Dr. Biswajit Ray and students working in a lab

Dr. Biswajit Ray (second from left) is an assistant professor in the Department of Electrical and Computer Engineering who is studying how to make future computer solid state drives more resilient, durable and energy-efficient under a $650,000 NSF CAREER grant. He’s shown here in his lab with doctoral students (from left) Matchima Buddhanoy, Umeshwarnath Surendranathan and Horace Wilson.

Michael Mercier / UAH

The number of coveted National Science Foundation (NSF) Faculty Early Career Development Program (CAREER) awards won by University of Alabama in Huntsville (UAH) faculty in the past three years puts UAH among an elite group of very high research universities nationally.

According to its Office for Proposal Development (OPD), from 2019 to 2021 seven CAREER awards were won by faculty at UAH, a part of the University of Alabama System.

Among doctoral-granting universities ranked “R1 – Very high research activity” status by the Carnegie Classification of Institutes of Higher Education, UAH’s CAREER awards in the last three years were equal to or greater than those achieved by many leading R1 research institutions, including the California Institute of Technology, Dartmouth College, Emory University, Georgetown University, Harvard University, Miami University, Tufts University, Vanderbilt University and Yale University.

“UAH is producing advanced research and leadership in research that ranks among our nation’s best,” says Dr. Chuck Karr, interim UAH president.

“The CAREER award shows one primary indicator of the university’s research density, and there are many more talented and dedicated researchers who are successful in other NSF awards and in securing funding from many sources, including state, local, federal and foundations,” Dr. Karr says. “Recruiting and developing talented faculty members who can receive such outstanding recognition is critical to our continued success as a major research university.”

CAREER awards are the NSF’s most prestigious awards in support of early-career faculty who have the potential to serve as academic role models in research and education and to lead advances in the mission of their department or organization.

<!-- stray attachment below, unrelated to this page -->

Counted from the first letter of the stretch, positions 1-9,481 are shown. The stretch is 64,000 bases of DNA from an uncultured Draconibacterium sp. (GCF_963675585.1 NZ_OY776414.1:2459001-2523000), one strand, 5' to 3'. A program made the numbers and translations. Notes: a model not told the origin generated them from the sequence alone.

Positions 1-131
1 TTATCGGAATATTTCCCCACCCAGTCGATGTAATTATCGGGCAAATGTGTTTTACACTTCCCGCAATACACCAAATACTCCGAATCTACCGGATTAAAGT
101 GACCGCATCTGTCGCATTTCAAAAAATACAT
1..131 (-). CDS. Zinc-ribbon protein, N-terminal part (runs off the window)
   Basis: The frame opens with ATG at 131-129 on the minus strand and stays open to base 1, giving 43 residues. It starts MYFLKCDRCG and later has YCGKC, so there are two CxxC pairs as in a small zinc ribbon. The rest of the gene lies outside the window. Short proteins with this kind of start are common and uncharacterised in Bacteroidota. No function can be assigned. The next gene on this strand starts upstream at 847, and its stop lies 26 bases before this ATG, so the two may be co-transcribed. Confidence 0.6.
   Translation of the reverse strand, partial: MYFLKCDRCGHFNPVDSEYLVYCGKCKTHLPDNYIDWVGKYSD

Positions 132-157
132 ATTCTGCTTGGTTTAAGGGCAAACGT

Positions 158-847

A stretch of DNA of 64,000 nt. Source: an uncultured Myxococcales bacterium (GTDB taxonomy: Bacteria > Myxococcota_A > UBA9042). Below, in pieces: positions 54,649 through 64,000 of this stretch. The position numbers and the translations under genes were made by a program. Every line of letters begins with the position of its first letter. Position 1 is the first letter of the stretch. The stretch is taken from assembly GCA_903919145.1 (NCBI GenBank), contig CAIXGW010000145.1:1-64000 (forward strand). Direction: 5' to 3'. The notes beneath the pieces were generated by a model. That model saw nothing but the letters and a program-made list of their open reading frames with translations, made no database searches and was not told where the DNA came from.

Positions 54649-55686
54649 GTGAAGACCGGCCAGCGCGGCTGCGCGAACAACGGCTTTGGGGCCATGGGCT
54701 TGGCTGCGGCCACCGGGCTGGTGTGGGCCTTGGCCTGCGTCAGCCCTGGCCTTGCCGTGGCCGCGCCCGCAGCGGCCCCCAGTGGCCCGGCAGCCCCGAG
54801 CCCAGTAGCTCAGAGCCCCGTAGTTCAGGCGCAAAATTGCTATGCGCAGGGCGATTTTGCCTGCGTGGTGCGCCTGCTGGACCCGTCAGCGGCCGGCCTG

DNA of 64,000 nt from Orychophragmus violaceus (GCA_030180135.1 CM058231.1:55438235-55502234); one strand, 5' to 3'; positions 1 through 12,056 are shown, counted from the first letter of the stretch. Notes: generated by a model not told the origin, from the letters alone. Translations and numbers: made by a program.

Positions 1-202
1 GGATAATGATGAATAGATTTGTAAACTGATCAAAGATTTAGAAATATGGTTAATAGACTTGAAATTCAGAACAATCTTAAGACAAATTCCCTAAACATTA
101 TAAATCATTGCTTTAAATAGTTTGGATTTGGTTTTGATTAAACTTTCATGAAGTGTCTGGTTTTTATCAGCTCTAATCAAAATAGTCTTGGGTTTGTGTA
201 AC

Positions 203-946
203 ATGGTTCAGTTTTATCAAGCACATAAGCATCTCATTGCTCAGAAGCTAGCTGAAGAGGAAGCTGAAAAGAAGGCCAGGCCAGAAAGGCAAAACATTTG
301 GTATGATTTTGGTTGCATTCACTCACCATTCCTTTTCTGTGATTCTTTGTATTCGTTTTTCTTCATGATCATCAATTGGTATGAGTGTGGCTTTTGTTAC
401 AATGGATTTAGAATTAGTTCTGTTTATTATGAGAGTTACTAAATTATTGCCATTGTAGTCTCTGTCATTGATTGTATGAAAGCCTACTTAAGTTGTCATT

“There is no doubt that one of the most prestigious awards a junior faculty member can receive is the NSF CAREER,” says Dr. Virginia “Suzy” Young, OPD director. “If received, the grant's five years of funding serves as a foundation for a young professor's research career. An individual only has three opportunities to apply before becoming ineligible.”

At UAH, CAREER awards have gone to six different departments: Mechanical and Aerospace Engineering, Chemical & Materials Engineering, Computer Science, Electrical and Computer Engineering, Space Science and Biological Sciences.

“For the principal investigator (PI), a CAREER win usually establishes a firm foundation for a lifetime of leadership in integrating education and research,” Dr. Young says.

OPD worked with five of the seven UAH CAREER winners over the past three years, and the office performs numerous functions in support of all UAH researchers.

“We can help them find funding opportunities, locate appropriate partners to increase chances of success, provide templates for supplementary documents when available and organize and review their work such that the proposal presentation increases their chance of winning,” says Dr. Young.

Each Tuesday, OPD creates and sends a Weekly Funding Bulletin that outlines in detail research opportunities that can be searched by keywords, funding organization, college or research center specific interests. It also includes notifications about webinars, research training, conferences and more.

OPD helps researchers perform tailored searches for funding opportunities, or if they have a solicitation in hand, the office can make sure all requirements are met and ensure a timely submission.

“A major aspect to our approach is to think in terms of the agencies’ reviewers, using our experience to help the proposer understand the best way to present their research projects,” Dr. Young says. “For instance, when we work on CAREER projects, we try to orient the PIs with respect to the expectations of both NSF as an agency and CAREER as a specific NSF program.”

A UAH research advantage is the opportunity to work across many disciplines with agencies and industry that reside in Huntsville and that allows researchers to see firsthand the results of their work in systems and technologies that benefit Alabama and the nation, Dr. Young says.

“UAH’s location in the second largest research park in the United States puts it nearby for almost 80 federal agencies at Redstone Arsenal and over 300 high-tech industry partners at Cummings Research Park,” she says. “UAH researchers provide key contributions to our nation’s basic, applied and advanced research needs.”



Dr. Virginia “Suzy” Young

Jim Steele